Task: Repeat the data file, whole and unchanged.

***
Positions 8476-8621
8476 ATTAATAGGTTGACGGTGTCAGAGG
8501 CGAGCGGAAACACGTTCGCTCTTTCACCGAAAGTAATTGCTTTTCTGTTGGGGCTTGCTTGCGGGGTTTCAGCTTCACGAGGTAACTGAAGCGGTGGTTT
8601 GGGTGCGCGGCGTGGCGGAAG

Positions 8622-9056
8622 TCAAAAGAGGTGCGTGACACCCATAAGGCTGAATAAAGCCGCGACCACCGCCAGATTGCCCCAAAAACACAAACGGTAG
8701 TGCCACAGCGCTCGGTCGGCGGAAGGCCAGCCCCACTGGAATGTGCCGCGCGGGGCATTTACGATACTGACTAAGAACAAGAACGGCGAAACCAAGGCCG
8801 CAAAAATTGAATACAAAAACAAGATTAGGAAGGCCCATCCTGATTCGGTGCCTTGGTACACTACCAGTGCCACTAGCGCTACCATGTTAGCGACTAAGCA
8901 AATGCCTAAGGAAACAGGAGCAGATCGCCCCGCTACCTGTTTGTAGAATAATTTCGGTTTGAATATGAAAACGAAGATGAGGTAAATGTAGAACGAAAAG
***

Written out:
Positions 8476-8621
8476 ATTAATAGGTTGACGGTGTCAGAGG
8501 CGAGCGGAAACACGTTCGCTCTTTCACCGAAAGTAATTGCTTTTCTGTTGGGGCTTGCTTGCGGGGTTTCAGCTTCACGAGGTAACTGAAGCGGTGGTTT
8601 GGGTGCGCGGCGTGGCGGAAG

Positions 8622-9056
8622 TCAAAAGAGGTGCGTGACACCCATAAGGCTGAATAAAGCCGCGACCACCGCCAGATTGCCCCAAAAACACAAACGGTAG
8701 TGCCACAGCGCTCGGTCGGCGGAAGGCCAGCCCCACTGGAATGTGCCGCGCGGGGCATTTACGATACTGACTAAGAACAAGAACGGCGAAACCAAGGCCG
8801 CAAAAATTGAATACAAAAACAAGATTAGGAAGGCCCATCCTGATTCGGTGCCTTGGTACACTACCAGTGCCACTAGCGCTACCATGTTAGCGACTAAGCA
8901 AATGCCTAAGGAAACAGGAGCAGATCGCCCCGCTACCTGTTTGTAGAATAATTTCGGTTTGAATATGAAAACGAAGATGAGGTAAATGTAGAACGAAAAG